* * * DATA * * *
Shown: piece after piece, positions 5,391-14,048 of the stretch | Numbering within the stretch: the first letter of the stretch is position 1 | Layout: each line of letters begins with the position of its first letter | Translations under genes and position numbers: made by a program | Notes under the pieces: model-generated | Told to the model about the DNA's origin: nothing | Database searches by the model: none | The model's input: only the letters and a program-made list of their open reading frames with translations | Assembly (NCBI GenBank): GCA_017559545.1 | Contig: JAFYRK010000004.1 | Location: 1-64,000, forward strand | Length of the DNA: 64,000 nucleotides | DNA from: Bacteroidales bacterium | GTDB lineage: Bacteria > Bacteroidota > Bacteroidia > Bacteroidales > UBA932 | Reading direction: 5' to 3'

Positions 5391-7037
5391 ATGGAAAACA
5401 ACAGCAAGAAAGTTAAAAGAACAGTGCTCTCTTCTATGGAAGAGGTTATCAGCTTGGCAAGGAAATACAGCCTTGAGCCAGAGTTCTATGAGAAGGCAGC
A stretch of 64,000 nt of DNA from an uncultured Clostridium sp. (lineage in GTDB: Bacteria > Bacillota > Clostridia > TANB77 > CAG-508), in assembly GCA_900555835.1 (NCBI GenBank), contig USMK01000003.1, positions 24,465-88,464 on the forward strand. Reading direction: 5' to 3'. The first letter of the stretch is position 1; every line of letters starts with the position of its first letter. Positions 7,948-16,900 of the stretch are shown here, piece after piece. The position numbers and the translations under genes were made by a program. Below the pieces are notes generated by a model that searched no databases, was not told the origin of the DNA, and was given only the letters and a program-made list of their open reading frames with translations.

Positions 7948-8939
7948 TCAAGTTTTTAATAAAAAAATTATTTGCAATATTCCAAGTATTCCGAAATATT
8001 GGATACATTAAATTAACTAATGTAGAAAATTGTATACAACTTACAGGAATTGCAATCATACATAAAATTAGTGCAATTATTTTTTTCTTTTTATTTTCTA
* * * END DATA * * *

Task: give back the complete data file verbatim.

Shown: piece after piece, positions 5,391-14,048 of the stretch | Numbering within the stretch: the first letter of the stretch is position 1 | Layout: each line of letters begins with the position of its first letter | Translations under genes and position numbers: made by a program | Notes under the pieces: model-generated | Told to the model about the DNA's origin: nothing | Database searches by the model: none | The model's input: only the letters and a program-made list of their open reading frames with translations | Assembly (NCBI GenBank): GCA_017559545.1 | Contig: JAFYRK010000004.1 | Location: 1-64,000, forward strand | Length of the DNA: 64,000 nucleotides | DNA from: Bacteroidales bacterium | GTDB lineage: Bacteria > Bacteroidota > Bacteroidia > Bacteroidales > UBA932 | Reading direction: 5' to 3'

Positions 5391-7037
5391 ATGGAAAACA
5401 ACAGCAAGAAAGTTAAAAGAACAGTGCTCTCTTCTATGGAAGAGGTTATCAGCTTGGCAAGGAAATACAGCCTTGAGCCAGAGTTCTATGAGAAGGCAGC
A stretch of 64,000 nt of DNA from an uncultured Clostridium sp. (lineage in GTDB: Bacteria > Bacillota > Clostridia > TANB77 > CAG-508), in assembly GCA_900555835.1 (NCBI GenBank), contig USMK01000003.1, positions 24,465-88,464 on the forward strand. Reading direction: 5' to 3'. The first letter of the stretch is position 1; every line of letters starts with the position of its first letter. Positions 7,948-16,900 of the stretch are shown here, piece after piece. The position numbers and the translations under genes were made by a program. Below the pieces are notes generated by a model that searched no databases, was not told the origin of the DNA, and was given only the letters and a program-made list of their open reading frames with translations.

Positions 7948-8939
7948 TCAAGTTTTTAATAAAAAAATTATTTGCAATATTCCAAGTATTCCGAAATATT
8001 GGATACATTAAATTAACTAATGTAGAAAATTGTATACAACTTACAGGAATTGCAATCATACATAAAATTAGTGCAATTATTTTTTTCTTTTTATTTTCTA